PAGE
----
No surgery is risk free. It is important to learn about the possible benefits and risks involved in any surgical procedure.
Ask your physician these questions about the surgery:
- What operation are you recommending?
- Why do I need the operation?
- Are there alternatives to surgery?
- What are the benefits of having the operation?
- What are the risks of having the operation?
- What will happen if I don’t have this operation?
- Where can I get a second opinion?
- What has been your experience in doing the operation? How many have you performed?
- Where will the operation be done?
- What kind of anesthesia will I need?
- How long will it take me to recover?
- How much will the operation cost?
Pre-surgery tests — Do you need them?
Depending on the kind of surgery, you may need an X-ray or an imaging test to make sure it’s safe for you to have the surgery. But not everyone needs them. Visit the Choosing Wisely patient resources page for more information.
Inpatient or outpatient surgery?
Inpatient care is done in a hospital where you will stay overnight at least once.
Outpatient care takes place in a hospital or a freestanding surgery center. Afterward you are released to recuperate at home. These procedures are less expensive because they do not require an overnight stay in a hospital room.
Preparing for surgery
- Don’t be afraid to ask questions about your care so that you may fully understand your treatment plan and expected outcomes. You and your family and friends will be able to better facilitate your recovery.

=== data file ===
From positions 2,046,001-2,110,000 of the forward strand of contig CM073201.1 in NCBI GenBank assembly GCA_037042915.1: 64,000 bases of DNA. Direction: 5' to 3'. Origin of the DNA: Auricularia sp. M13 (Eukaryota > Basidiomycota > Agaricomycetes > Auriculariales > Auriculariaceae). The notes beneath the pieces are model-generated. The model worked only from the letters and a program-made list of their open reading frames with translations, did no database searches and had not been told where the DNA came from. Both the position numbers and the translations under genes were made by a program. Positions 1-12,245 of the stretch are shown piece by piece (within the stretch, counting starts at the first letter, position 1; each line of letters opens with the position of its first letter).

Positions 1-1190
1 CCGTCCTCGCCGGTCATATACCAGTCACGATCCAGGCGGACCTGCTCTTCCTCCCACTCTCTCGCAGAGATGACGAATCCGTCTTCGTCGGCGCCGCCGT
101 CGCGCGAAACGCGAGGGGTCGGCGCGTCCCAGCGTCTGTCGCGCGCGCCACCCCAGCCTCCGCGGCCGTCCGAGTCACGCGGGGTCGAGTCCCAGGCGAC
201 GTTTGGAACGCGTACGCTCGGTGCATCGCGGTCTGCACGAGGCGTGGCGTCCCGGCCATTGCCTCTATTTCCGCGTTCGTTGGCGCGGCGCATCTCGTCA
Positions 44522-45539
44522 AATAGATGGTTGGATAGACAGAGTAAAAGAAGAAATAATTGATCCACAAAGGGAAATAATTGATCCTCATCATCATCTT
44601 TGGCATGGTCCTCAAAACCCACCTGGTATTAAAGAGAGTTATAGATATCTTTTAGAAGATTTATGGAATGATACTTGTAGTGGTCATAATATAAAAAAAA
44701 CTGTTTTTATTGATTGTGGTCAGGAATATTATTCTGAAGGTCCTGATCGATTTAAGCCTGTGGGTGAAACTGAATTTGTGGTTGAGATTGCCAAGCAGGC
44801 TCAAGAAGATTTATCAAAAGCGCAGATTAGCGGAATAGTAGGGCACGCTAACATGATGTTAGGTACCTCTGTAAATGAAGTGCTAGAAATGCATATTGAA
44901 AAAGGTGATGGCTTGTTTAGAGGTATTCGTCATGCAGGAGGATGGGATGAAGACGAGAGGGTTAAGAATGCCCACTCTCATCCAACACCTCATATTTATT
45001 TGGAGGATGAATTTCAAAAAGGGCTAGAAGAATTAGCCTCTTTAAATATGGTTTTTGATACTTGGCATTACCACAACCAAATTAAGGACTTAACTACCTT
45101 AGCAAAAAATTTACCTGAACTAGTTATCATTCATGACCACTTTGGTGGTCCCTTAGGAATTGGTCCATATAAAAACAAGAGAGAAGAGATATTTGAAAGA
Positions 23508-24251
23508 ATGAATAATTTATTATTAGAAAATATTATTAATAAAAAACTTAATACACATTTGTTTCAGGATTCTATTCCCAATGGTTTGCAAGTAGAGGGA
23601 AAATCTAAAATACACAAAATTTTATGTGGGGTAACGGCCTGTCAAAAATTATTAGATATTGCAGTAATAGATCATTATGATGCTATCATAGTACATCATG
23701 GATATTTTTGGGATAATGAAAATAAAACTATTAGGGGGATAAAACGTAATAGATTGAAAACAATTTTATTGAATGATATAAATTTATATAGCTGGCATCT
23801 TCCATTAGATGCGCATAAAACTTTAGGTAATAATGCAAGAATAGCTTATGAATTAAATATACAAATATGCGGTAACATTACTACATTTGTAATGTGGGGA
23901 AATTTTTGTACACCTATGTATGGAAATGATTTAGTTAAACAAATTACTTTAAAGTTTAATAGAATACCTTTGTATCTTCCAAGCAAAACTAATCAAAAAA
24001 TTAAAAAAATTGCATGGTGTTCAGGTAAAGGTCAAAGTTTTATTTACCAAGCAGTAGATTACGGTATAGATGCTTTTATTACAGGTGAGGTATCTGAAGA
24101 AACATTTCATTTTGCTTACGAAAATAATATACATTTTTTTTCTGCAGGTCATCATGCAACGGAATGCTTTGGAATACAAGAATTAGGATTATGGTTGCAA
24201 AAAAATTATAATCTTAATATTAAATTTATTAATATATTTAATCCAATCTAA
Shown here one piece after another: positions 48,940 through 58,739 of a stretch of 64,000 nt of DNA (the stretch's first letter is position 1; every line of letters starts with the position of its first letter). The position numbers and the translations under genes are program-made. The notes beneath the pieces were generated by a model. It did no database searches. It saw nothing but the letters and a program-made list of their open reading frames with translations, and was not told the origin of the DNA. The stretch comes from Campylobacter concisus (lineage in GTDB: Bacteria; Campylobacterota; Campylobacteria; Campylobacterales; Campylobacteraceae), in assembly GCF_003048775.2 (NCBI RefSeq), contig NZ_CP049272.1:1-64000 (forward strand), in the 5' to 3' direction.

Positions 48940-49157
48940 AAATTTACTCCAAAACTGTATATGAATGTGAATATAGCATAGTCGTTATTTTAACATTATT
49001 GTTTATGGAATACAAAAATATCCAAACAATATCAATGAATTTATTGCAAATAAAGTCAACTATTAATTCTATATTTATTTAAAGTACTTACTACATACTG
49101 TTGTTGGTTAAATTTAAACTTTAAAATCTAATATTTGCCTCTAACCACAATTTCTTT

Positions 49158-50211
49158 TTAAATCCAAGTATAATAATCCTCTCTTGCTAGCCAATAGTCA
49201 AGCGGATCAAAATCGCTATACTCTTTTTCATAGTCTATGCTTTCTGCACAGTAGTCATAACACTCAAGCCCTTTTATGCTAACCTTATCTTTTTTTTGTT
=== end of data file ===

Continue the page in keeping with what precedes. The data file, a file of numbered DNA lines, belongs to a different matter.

- If you have diabetes, be sure that you and your doctor discuss the best way to control your blood sugar before, during and after your hospital stay. High blood sugar increases the risk of infection noticeably.
- If you are overweight, losing weight will reduce the risk of infection following surgery.
- If you are a smoker, you should consider a smoking cessation program. This will reduce the chance of developing a lung infection while in the hospital and may also improve your healing abilities following surgery.
- Consider banking your blood. You can have some of your own blood drawn and stored before surgery. That way if you need a blood transfusion, you will get your own blood. This reduces the risk of infection or a bad reaction.
- Ask about non-prescription pain relievers. Ask your doctor if you should stop taking aspirin or other blood thinners. You may want to use acetaminophen (Tylenol and generic) for pain relief. Avoid ibuprofen (Advil, Motrin, and generic) and naproxen (Aleve and generic) because they can cause bleeding.
- You may want to choose a patient advocate – someone you trust to act on your behalf while you are receiving treatment.
Safety tips for your recovery
While you are recovering from surgery, remember to take steps to prevent infections. You play an important role in your safety. Communication with your doctor and nurses is key to preventing infections and mistakes in your treatment.
Make sure your doctor or nurse checks your ID bracelet before administering your medication. This step will help your health care team to avoid mistakes and safely manage your medication in the hospital.
When you’re ready to leave the hospital, talk to your doctor and take steps to safely manage your medication at home.